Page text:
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Kimbro Law

Attorney Work/Life Balance Reform with a Virtual Law Office

A small part of the work/life balance reform in the legal profession is taking place quietly through the use of secure, web-based technology. Virtual law offices provide an alternative method of practicing law that permit flexible work hours and can be used to create a better work/life balance for legal professionals. I chose this alternative and for the past two and a half years I have practiced law from home with a completely virtual law office powered by Virtual Law Office Technology, LLC (VLOTech). In the interest of full disclosure, VLOTech is a company that my husband and I founded…

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Jodi Rosenberg

‘It’s more of a juggle than a balance’: an attorney and mother shares tips for success

Jodi Rosenberg has been a practicing attorney for fifteen years and a mother for ten. Her account of the "juggling act" won Honorable Mention in the Ms. JD & PAR work/life balance essay contest. She shares war stories--like the time the school nurse demanded to speak with her in front of a judge--and winning stories, like this one: "A week before I left for maternity leave, [a partner] approached me about my request to work part-time. He represented a large bank and I was one of a group of associates who worked on the bank’s matters. The bank’s general counsel,…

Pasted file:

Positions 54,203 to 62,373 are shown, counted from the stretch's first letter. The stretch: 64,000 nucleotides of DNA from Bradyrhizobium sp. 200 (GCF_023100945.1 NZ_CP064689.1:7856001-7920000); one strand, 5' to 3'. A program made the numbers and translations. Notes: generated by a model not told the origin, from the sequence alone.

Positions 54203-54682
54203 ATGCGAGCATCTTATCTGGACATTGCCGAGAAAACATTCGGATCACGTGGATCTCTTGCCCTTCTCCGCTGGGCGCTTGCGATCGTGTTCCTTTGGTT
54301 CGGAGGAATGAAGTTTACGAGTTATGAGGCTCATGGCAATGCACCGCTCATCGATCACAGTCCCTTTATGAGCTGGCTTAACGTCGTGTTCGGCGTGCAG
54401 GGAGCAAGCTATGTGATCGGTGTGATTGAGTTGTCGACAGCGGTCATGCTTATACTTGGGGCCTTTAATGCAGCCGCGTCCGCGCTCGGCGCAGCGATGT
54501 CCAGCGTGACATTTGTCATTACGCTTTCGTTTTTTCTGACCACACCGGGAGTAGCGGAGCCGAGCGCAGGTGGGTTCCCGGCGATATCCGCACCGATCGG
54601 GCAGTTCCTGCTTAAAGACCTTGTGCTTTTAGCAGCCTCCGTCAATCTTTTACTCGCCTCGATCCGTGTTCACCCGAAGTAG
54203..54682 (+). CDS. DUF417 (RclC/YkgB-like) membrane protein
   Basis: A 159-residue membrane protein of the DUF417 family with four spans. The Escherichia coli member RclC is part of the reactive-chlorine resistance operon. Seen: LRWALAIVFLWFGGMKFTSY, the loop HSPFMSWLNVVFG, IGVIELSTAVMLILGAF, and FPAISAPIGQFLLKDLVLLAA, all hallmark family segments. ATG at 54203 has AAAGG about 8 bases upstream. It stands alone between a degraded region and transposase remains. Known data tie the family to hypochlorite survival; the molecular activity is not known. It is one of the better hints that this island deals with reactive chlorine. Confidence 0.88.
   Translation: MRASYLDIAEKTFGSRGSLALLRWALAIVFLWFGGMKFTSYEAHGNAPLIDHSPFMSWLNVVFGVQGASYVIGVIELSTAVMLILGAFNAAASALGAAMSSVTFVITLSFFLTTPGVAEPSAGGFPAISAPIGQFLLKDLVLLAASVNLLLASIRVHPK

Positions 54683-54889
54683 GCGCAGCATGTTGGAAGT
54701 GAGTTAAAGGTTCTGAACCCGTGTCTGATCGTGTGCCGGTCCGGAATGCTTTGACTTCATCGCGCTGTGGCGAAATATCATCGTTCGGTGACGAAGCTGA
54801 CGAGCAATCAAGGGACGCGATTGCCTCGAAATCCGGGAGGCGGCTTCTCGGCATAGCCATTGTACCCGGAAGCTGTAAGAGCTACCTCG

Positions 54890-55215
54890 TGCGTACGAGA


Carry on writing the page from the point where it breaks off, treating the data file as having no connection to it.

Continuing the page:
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Sabrina Ursaner

An Open Letter: ‘Dear Baby Boom Law Firm Partner…’

Dear Baby Boomer Law Firm Partner, You have paved the way for young women like me to make it in the legal profession. You sacrificed a lot to get to where you are today, and I completely respect your work ethic and drive. So it’s probably frustrating for you that this new generation of up-and-coming lawyers wants to work less and live more. We want to work and have kids; take maternity leave and vacations; go home in time for dinner; make plans on the weekends – and still be on partner track?! Why should we get all these benefits…

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D. Brook and A. Bruck

Building a Better Legal Profession